Sara sat on the Committee of the Society of Authors in Scotland (2010-2013) where she was responsible for negotiating a pioneering service level agreement between Scottish writers and publishers, in tandem with Publishing Scotland. She sat on the board of the UK-wide writers’ collective ’26’ (2012 – 2016) and took part in the acclaimed 26 Treasures project in 2010 at the V&A, in 2011 at the National Museum of Scotland and in 2012 at the Museum of Childhood, Bethnal Green. The 26 Treasures book won the UK Publishing Industry’s Best Design Award 2013. Also during 2013 Sara took part in a writing project at UNESCO City of Literature, Norwich. In 2014 she had work on display at the Story Museum in Oxford. She also managed 26’s online charity advent calendar, 26 Stories for Christmas 2015/16. She now sits on the board of the Crime Writers’ Association.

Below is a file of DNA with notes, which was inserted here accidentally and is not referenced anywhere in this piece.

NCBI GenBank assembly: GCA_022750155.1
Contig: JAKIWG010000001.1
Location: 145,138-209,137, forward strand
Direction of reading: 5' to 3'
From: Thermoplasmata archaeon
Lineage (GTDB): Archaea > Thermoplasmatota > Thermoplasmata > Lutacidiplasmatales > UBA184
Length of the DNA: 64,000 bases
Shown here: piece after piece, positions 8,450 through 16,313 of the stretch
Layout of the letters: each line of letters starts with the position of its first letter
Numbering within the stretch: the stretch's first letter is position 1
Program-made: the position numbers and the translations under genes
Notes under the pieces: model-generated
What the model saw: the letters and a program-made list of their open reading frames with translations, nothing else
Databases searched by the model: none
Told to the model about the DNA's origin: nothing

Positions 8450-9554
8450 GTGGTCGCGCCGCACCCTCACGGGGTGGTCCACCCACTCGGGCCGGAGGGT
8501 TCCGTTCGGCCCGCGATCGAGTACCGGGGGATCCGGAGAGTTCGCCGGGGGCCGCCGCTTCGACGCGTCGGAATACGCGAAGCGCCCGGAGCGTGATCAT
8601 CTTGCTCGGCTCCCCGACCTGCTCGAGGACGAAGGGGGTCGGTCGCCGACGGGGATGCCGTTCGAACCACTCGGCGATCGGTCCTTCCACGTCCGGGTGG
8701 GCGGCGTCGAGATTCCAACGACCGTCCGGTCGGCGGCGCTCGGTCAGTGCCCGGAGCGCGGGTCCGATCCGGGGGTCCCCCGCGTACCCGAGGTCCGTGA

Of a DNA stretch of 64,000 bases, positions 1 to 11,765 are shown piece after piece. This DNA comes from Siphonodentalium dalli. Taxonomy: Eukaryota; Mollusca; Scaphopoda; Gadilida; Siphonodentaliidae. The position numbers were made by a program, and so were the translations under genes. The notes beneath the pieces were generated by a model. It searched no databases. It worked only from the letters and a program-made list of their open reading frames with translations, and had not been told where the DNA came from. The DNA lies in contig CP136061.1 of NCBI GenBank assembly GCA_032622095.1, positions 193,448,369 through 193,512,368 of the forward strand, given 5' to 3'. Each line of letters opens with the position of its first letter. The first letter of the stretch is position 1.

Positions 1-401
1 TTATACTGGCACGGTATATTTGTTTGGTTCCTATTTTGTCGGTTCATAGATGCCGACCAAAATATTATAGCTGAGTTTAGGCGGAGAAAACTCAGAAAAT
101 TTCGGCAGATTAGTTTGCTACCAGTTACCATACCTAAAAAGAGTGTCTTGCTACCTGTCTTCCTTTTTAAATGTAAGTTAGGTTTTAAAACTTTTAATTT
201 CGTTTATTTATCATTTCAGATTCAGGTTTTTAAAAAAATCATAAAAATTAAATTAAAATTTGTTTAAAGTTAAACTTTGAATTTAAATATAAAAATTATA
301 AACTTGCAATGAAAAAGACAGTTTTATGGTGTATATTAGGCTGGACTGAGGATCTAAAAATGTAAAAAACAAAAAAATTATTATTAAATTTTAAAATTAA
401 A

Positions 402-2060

She is a member of the Society of Authors, the Historical Writers Association, the Historical Novel Association, the Crime Writers Association, Scottish PEN and BAFTA. Sara occasionally mentors fledgling writers for the Scottish Book Trust and appears regularly as an after-dinner speaker at a variety of corporate events. In October 2012 Brighton Belle went to No 1 in the Amazon UK Kindle chart and in July 2013 it went to No 1 on the UK Apple store. The Mirabelle Bevan Mysteries have been optioned for television by STV Productions. Sara took part in the Yestival and Bus Party tours during the Scottish Independence Referendum and was the first guest on ReferendumTV. In 2014 Sara was named as one of the Saltire Society’s 365 most influential Scottish women, past and present. In 2015 artist, Sophie McKay Knight painted Sara – the portrait garnered media and critical attention and was put on display at the National Gallery of Scotland. In 2016 Sara founded the online luxury brand, Urban Reivers, which makes, among other things, the REEK range of perfumes – its first scent is Damn Rebel Bitches and has been dubbed the ‘first feminist fragrance’. A long-time feminist and campaigner for equal rights, Sara is particularly driven by the need to memorialise historical female high-achievers as role models for women today. Sara is also the patron of registered Edinburgh charity Its Good 2 Give, which gives support to critically ill children and their families.